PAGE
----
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Oscars 2017 Category Breakdown: Best Live-Action Short

Every year, as we lead up to the Oscars, I break down each of the 24 categories. I do this to familiarize everyone with the category; what the trends are, how the guilds and stuff help (or don’t), etc. I also do it as a precursor to my giant Oscar ballot. I get most of the heavy lifting out of the way here, so that way when I get to the article, I’m just kind of riffing on how I think it’ll turn out and talking myself into all the bad decisions. It’s like college. And this is the pregame.

How these articles work is — I give you all the previous winners and nominees of each of the categories, then tell you how accurate each of the respective guilds and precursors are in what they vote for versus what wins the Oscar, tell you how each of them voted this year, then give you this year’s category, along with a quick rundown of how we ended up with that category (what was a surprise, etc). After that, I rank each of this year’s nominees in terms of how I see them right now in terms of their likelihood to win. Which is nothing more than my perception (notice that underline, even though you won’t) of how the category seems at the moment based on everything I know and have seen. Which will give you a general sense of the favorites.

Today is Best Live-Action Short. The one category most people are guaranteed to know almost nothing about and have to rely on other people to figure out. Don’t worry, guys, I saw them all. I will be your sherpa.

Year Best Live-Action Short Winners
1931-1932 (Comedy) The Music Box

(Novelty) Wrestling Swordfish

1932-1933 (Comedy) So This Is Harris!

(Novelty) Krakatoa

1934 (Comedy) La Cucaracha

(Novelty) City of Wax

1935 (Comedy) How to Sleep

(Novelty) Wings Over Everest

1936 (Color) Give Me Liberty

(One-Reel) Bored of Education

(Two Reel) The Public Pays

1937 (Color) Penny Wisdom

(One-Reel) The Private Life of the Gannets

(Two Reel) Torture Money

1938 (One-Reel) That Mothers Might Live

(Two Reel) Declaration of Independence

1939 (One-Reel) Busy Little Bears

(Two Reel) Sons of Liberty

1940 (One-Reel) Quicker’n a Wink

(Two Reel) Teddy, the Rough Rider

1941 (One-Reel) Of Pups and Puzzles

(Two Reel) Main Street on the March!

1942 (One-Reel) Speaking of Animals and Their Families

(Two Reel) Beyond the Line of Duty

1943 (One-Reel) Amphibious Fighters

(Two Reel) Heavenly Music

1944 (One-Reel) Who’s Who in Animal Land

(Two Reel) I Won’t Play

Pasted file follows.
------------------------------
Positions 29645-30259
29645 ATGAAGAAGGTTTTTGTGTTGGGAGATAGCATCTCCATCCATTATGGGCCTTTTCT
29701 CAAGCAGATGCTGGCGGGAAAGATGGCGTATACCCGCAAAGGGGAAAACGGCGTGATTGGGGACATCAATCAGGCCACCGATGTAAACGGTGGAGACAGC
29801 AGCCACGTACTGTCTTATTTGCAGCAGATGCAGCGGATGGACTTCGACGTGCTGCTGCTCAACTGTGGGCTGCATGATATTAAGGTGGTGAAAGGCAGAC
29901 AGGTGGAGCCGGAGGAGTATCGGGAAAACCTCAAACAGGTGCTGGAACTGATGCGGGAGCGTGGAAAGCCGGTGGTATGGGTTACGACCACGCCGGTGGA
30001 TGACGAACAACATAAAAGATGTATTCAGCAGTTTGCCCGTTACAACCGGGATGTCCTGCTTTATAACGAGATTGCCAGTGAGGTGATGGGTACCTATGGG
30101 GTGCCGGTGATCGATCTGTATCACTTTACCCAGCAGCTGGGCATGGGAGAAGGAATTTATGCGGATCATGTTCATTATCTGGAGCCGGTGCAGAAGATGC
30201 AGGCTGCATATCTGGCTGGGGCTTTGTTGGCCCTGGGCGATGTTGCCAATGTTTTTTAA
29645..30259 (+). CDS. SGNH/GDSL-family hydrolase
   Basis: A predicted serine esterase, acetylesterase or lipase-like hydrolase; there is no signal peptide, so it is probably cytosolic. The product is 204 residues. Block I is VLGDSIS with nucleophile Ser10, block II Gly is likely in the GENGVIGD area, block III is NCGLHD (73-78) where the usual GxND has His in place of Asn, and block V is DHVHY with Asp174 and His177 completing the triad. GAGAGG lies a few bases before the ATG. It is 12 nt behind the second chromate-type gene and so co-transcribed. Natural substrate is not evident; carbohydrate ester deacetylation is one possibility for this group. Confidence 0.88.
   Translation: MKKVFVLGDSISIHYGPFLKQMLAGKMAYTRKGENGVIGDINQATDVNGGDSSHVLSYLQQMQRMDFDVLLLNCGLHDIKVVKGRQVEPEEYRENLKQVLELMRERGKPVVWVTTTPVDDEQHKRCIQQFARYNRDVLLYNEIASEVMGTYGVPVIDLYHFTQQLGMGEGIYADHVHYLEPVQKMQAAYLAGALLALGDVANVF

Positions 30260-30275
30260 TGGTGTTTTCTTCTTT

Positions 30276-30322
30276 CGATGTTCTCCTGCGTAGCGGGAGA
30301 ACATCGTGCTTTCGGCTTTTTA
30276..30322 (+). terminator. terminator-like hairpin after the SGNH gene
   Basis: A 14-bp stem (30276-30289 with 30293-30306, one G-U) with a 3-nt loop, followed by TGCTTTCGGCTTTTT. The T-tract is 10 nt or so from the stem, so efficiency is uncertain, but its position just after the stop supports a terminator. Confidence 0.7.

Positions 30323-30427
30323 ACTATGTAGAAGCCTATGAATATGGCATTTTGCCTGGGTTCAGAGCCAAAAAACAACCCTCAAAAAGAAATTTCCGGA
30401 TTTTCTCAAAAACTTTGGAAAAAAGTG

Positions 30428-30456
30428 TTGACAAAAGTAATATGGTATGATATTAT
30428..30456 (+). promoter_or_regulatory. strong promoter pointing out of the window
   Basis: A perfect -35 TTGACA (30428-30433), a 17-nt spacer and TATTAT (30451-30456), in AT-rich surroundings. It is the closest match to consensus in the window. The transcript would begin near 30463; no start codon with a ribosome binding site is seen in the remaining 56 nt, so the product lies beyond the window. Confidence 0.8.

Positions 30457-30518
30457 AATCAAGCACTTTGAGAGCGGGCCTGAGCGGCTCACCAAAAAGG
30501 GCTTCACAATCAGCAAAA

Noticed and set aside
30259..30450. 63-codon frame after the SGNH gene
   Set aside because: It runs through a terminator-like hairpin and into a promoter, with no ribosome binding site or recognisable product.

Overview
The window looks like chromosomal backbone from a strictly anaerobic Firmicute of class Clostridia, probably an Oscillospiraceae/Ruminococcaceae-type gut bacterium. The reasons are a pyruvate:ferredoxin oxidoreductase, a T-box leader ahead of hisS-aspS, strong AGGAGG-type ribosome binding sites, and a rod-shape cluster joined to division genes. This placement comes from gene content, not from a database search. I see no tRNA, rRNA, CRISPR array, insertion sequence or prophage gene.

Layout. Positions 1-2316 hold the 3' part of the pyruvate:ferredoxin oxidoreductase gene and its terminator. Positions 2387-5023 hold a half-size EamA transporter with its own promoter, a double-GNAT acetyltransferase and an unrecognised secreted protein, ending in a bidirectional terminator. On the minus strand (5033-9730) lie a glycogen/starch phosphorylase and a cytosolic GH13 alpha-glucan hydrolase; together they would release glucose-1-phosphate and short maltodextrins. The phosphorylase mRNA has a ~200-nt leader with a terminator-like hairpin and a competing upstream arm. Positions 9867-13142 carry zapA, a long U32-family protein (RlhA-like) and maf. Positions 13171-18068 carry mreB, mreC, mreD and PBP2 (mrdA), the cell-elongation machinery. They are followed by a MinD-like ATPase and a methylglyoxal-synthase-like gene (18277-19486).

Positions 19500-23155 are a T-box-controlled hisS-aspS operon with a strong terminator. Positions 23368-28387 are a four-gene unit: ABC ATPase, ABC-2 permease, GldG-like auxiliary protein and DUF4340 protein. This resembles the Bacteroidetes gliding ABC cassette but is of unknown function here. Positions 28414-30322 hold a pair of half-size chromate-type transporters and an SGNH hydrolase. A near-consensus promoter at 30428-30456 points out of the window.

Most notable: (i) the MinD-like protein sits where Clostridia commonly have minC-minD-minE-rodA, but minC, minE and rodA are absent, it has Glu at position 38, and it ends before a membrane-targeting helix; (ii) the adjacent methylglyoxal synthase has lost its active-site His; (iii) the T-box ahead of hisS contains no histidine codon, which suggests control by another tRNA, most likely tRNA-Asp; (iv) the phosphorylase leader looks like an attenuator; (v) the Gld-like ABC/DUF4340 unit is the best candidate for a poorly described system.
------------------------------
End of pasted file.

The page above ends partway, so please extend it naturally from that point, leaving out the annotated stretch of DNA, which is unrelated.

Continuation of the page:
1945 (One-Reel) Stairway to Light

(Two Reel) Star in the Night

1946 (One-Reel) Facing Your Danger

(Two Reel) A Boy and His Dog

1947 (One-Reel) Good-Bye Miss Turlock

(Two Reel) Climbing the Matterhorn

1948 (One-Reel) Symphony of a City

(Two Reel) Seal Island

1949 (One-Reel) Aquatic House Party

(Two Reel) Van Gogh

1950 (One-Reel) Grandad of Races

(Two Reel) In Beaver Valley

1951 (One-Reel) World of Kids

(Two Reel) Nature’s Half Acre

1952 (One-Reel) Light in the Window: The Art of Vermeer

(Two Reel) Water Birds

1953 (One-Reel) The Merry Wives of Windsor Overture

(Two Reel) Bear Country

1954 (One-Reel) This Mechanical Age

(Two Reel) A Time Out of War

1955 (One-Reel) Survival City

(Two Reel) The Face of Lincoln

1956 (One-Reel) Crashing the Water Barrier

(Two Reel) The Bespoke Overcoat

1957 The Wetback Hound
1958 Grand Canyon
1959 The Golden Fish
1960 Day of the Painter
1961 Seawards the Great Ships
1962 Hereux Anniversaire
1963 An Occurrence at Owl Creek Bridge
1964 Casals Conducts
1965 Le Poulet
1966 Wild Wings
1967 A Place to Stand
1968 Robert Kennedy Remembered
1969 The Magic Machines
1970 The Resurrection of Broncho Billy
1971 Sentinels of Silence
1972 Norman Rockwell’s World… An American Dream
1973 The Bolero
1974 One-Eyed Men Are Kings
1975 Angel and Big Joe
1976 In the Region of Ice
1977 I’ll Find a Way
1978 Teenage Father
1979 Board and Care
1980 The Dollar Bottom
1981 Violet
1982 A Shocking Accident
1983 Boys and Girls
1984 Up
1985 Molly’s Pilgrim
1986 Precious Images
1987 Ray’s Male Heterosexual Dance Hall
1988 The Appointments of Dennis Jennings
1989 Work Experience
1990 The Lunch Date
1991 Session Man
1992 Omnibus
1993 Black Rider
1994 Franz Kafka’s It’s a Wonderful Life
1995 Lieberman in Love
1996 Deer Diary
1997 Visas and Virtue
1998 Election Night
1999 My Mother Dreams the Satan’s Disciples in New York
2000 Quiero ser
2001 The Accountant